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I want to move my form window by left-clicking and holding on the background area, just like we normally do using the title bar.

And then I also want to change the form window of my application (i.e., a rectangular window) to my custom-designed graphical window. I have seen this type of window in many other applications, so I believe it is possible.

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up vote 5 down vote accepted

Question 1:

To allow a form to be moved when dragging its client area, you need to tell the window manager to treat the client area as if it were the title bar (caption area). You suggest something similar in your question.

This can be done in .NET by overriding the WndProc method of your form, responding to the WM_NCHITTEST message, and returning HTCAPTION to indicate that everything should be treated as part of the caption (title) bar, instead of the default HTCLIENT, which indicates that it should be treated as the form's client area. Add the following code to your form class:

private const int WM_NCHITTEST = 0x84;
private const int HTCLIENT = 0x1;
private const int HTCAPTION = 0x2;

protected override void WndProc(ref Message m)
    base.WndProc(ref m);

    if (m.Msg == WM_NCHITTEST)
        // Convert HTCLIENT to HTCAPTION
        if (m.Result.ToInt32() == HTCLIENT)
            m.Result = (IntPtr)HTCAPTION;

Question 2:

You can create a form of an arbitrary, non-rectangular shape by setting the Region property of your form to the custom Region of your choice. If you have experience with graphics programs like Photoshop, you can think of this as setting a "clipping region" for your form: the window manager will not draw anything outside of the bounds you specify. The pixels in the shape described this Region can even be non-contiguous.

The simplest way to create your region is probably to use the GraphicsPath class, and then use the constructor for the Region class that accepts a single GraphicsPath object as a parameter.

And as I assume you already know, given the first question, you'll have to set the FormBorderStyle property to None to make sure that the default borders drawn by the window manager disappear.

Unfortunately, these regions cannot be anti-aliased. See Hans's answer to this question for more details on these limitations.

Finally, it is worth noting that this latter approach to creating non-rectangular forms can produce some downright ugly user interfaces that don't at all improve the usability of your product, like so:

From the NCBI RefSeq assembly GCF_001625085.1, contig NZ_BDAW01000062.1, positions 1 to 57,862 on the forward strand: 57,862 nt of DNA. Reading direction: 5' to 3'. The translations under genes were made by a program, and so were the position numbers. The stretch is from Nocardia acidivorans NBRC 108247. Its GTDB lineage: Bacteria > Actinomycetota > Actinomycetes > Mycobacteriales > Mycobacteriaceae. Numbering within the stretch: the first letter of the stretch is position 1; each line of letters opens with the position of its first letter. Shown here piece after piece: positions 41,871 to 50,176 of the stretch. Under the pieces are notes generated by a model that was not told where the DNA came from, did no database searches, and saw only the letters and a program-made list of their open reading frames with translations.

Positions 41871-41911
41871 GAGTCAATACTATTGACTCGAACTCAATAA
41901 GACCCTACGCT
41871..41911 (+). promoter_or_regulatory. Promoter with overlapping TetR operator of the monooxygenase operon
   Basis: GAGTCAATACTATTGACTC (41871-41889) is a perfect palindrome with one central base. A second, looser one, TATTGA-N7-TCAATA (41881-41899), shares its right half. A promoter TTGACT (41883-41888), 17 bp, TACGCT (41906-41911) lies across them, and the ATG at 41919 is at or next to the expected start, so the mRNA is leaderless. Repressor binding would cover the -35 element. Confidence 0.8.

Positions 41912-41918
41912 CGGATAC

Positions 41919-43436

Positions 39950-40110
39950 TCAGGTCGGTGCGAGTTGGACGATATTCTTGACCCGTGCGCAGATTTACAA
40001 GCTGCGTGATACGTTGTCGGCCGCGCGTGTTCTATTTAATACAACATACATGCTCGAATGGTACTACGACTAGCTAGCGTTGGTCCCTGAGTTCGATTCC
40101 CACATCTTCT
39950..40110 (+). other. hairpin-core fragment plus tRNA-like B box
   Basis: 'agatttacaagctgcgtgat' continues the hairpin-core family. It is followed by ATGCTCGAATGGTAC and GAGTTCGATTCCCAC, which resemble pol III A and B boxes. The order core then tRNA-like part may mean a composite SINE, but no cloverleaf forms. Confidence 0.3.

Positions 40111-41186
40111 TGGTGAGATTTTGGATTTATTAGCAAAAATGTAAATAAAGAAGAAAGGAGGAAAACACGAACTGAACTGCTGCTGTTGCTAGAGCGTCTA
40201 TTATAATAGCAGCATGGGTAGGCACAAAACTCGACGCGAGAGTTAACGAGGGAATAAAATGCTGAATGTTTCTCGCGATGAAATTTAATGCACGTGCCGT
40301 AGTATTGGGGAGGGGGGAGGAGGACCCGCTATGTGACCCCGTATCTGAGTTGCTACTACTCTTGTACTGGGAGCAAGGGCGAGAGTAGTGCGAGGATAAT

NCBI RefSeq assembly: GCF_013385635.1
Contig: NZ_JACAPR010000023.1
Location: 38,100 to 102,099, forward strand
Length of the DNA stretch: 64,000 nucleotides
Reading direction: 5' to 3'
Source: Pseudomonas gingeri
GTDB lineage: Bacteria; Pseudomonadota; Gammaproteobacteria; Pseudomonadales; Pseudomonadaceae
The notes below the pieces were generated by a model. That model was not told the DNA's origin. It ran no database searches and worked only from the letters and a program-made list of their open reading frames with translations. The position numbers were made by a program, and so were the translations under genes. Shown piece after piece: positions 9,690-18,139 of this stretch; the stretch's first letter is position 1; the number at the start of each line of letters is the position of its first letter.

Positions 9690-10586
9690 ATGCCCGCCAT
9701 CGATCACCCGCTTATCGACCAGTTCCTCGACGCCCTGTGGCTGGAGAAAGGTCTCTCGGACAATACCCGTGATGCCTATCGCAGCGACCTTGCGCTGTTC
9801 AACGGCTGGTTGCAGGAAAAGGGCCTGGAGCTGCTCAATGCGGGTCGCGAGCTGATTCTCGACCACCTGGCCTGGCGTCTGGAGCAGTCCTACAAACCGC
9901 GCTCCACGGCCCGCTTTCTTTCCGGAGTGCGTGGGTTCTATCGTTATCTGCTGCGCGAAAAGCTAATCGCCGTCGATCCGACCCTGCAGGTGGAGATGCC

Windows Media Player "alien head"

Please use this technique sparingly and exercise good judgment. When in doubt, rectangles are actually a really good shape for windows.

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thank you cody your answer is very useful to me. I have applied this but my contexMenustrip for the background become disabled. Is there any way that i can have both events for background? – Prince123 Feb 17 '12 at 4:03
You should be aware that using WM_NCHITTEST and HTCAPTION will have side effects. For example: double-clicking the form will cause it to maximize. – AVIDeveloper Feb 17 '12 at 8:43
I can solve this by disabling MaximizeBox. But how to solve for contexmenustrip that got affect of it. – Prince123 Feb 17 '12 at 16:00
@prince: I would recommend handling the WM_CONTEXTMENU message and showing your menu in response to that message. A common pitfall is doing this with mouse right-click events, but that ignores the possibility of using the specialized keyboard button or other keyboard shortcuts to show context menus. Your right click event won't work for that, WM_CONTEXTMENU will. – Cody Gray Feb 17 '12 at 17:12
AVIDeveloper is right, this method does have "side effects" (although I question if that's the appropriate term). As I explained, it effectively tells the window manager to treat the client area of your form as if it were part of the caption area. Thus, you'll inherit all of the behavior of the caption area, including double-click to maximize, dragging to move, etc. Generally that's what you want, otherwise you'd just listen for MouseMove events, check to see if the mouse button is held down, and change the form's Location property. – Cody Gray Feb 17 '12 at 17:13

Here's a link to an impressive CodeProject article, which will answer both your questions: An Alpha Channel Composited Windows Form with Designer Support. The implementation uses a front and back windows combination. It uses WS_EX_LAYERED to display a bitmap-based window, and hooks mouse events to the main form in order to allow dragging it around.

One thing that looks a bit off is when the window is being dragged around - there's a small delay between the movement of the front and back windows, making them look like they're chasing each other.

This next CodeProject article shows a way to overcome that problem by making use of DeferWindowPos: Alpha Blended Windows Forms.

Good luck!

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